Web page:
Careaga first came to us in July 1977 to report the disappearance of her pregnant 16-year-old daughter Ana María. I was immediately struck by this woman with a steady gaze, who spoke with such soft authority. Unlike the other mothers, who were distraught beyond coherence, she remained in full command of her emotions.
We discovered later that her daughter had been taken to the basement of a police building where more than 1,500 people languished in chains. “They put on cassettes of Hitler speeches to drown out the screams while they tortured us,” Ana María says now. Swastikas abounded there, and Jewish victims were singled out for extra-cruel punishment.
It was an agony that few returned from. However, whether because her captors took pity on her or because the Herald reported her case, the teenager was released after suffering four months of horror.
Ana María immediately left for Sweden, where she was accepted as a political refugee, but her mother refused to leave. By this time Careaga had joined the “Mothers of Plaza de Mayo” – the mothers who marched every Thursday at the Plaza de Mayo in front of the presidential palace to draw attention to their plight.
I was surprised when Careaga reappeared at the Herald, and I wondered why she wanted to keep risking her life even after her daughter had been saved. “We have to keep fighting for all the other missing children,” she said.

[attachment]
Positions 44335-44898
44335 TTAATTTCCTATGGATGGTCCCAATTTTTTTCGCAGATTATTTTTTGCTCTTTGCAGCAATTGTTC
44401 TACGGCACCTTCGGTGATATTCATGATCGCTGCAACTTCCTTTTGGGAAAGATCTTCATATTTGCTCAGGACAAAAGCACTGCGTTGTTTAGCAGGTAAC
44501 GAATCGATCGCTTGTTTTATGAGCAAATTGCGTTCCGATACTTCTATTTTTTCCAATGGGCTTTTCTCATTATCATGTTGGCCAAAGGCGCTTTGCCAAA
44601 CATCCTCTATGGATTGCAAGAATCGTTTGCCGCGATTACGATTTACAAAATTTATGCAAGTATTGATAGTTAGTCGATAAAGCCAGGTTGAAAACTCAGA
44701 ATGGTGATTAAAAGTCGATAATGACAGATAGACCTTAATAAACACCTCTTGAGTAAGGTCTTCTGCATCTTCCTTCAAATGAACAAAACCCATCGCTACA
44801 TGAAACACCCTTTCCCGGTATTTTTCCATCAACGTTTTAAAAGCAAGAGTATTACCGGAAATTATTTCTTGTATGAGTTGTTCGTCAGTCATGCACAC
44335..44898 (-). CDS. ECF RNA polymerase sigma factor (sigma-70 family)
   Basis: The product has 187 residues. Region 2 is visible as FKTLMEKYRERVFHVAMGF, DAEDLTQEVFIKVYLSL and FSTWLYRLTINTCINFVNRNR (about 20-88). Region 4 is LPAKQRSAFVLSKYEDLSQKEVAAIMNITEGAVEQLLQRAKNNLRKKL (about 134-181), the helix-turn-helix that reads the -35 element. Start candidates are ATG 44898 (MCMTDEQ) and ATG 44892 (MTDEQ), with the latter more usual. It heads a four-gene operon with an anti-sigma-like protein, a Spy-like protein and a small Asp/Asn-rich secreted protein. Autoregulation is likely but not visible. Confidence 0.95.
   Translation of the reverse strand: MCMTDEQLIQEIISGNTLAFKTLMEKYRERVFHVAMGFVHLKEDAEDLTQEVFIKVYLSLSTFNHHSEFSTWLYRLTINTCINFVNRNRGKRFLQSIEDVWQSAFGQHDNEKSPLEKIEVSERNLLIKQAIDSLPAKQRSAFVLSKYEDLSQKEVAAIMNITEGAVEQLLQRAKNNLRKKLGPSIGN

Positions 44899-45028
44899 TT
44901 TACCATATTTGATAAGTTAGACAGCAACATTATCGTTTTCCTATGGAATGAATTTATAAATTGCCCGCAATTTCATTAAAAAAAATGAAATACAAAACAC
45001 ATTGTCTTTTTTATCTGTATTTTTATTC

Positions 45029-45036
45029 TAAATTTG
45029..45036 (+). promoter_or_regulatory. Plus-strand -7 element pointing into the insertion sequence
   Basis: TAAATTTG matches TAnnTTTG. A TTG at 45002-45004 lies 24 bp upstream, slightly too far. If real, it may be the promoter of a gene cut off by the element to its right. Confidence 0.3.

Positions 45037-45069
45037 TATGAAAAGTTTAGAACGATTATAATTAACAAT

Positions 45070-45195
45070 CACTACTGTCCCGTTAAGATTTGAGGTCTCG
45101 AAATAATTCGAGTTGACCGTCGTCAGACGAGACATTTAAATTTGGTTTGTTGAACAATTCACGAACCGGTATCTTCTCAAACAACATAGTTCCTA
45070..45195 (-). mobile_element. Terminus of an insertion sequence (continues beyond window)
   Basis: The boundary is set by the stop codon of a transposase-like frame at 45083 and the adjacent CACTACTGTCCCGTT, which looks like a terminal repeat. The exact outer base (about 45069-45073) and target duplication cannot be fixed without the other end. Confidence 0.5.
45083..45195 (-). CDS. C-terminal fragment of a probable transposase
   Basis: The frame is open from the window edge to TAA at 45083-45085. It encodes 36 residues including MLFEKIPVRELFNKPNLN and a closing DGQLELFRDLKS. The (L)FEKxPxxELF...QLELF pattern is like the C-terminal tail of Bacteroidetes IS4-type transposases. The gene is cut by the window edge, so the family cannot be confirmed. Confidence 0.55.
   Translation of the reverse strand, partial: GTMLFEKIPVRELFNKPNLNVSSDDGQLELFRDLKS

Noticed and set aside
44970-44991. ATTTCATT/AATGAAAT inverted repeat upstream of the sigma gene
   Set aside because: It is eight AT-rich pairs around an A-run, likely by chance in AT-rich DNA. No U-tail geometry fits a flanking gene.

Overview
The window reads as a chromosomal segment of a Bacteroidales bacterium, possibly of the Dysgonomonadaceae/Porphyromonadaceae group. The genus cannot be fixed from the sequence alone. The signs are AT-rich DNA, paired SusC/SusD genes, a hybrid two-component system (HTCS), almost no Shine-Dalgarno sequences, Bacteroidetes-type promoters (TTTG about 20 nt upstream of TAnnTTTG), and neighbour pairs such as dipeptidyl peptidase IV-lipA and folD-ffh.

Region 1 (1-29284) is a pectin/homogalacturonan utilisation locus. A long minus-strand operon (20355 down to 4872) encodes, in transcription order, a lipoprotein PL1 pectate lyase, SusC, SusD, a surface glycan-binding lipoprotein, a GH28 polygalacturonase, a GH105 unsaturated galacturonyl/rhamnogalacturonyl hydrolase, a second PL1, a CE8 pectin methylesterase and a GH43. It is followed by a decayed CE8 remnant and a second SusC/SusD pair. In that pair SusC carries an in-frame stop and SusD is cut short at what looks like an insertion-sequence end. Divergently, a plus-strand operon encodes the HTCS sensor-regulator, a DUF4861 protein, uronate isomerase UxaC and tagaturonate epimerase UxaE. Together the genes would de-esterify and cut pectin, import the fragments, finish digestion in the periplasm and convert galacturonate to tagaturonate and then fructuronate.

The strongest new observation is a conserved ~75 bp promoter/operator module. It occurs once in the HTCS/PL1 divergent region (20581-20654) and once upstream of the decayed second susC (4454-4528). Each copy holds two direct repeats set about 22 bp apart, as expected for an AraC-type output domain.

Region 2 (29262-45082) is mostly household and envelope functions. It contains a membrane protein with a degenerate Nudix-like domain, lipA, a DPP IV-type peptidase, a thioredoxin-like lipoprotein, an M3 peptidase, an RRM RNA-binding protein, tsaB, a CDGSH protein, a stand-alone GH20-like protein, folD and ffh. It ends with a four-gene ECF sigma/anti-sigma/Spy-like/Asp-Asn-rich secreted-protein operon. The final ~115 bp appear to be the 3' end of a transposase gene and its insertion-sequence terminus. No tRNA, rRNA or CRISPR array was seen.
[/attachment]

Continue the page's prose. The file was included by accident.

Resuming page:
Shortly before she disappeared, Careaga called Bergoglio, asking him to come and administer the last rites to a dying relative. This struck her old friend as unusual because the Careagas were not a religious family.
Arriving at Careaga’s house, Bergoglio discovered that Careaga was being careful because she didn’t want to reveal the truth over the phone. “My parents had a large library of political books – books on Marxism and philosophy – and she asked him to hold them in safekeeping,” says Ana María. Bravely, Bergoglio did so, even though being found with such literature would have meant death back then.
Later, Ana María gave birth to a baby girl in Sweden. “We called home only to hear that mother had been kidnapped three days before,” she says. “We thought it was terrible but we never thought …” Her voice trails off. “The last thing you lose is hope.”
Careaga’s daughter eventually returned to Argentina and met with Bergoglio. “I don’t remember any details, you can imagine the condition I was in,” she says. She never found out what happened to her mother’s books. “There was so many more important things to deal with, we never asked.” The rest of the Careaga family did not have the same kind of close relationship with Bergoglio. “He was a personal friend of my mother, it wasn’t a family relationship.”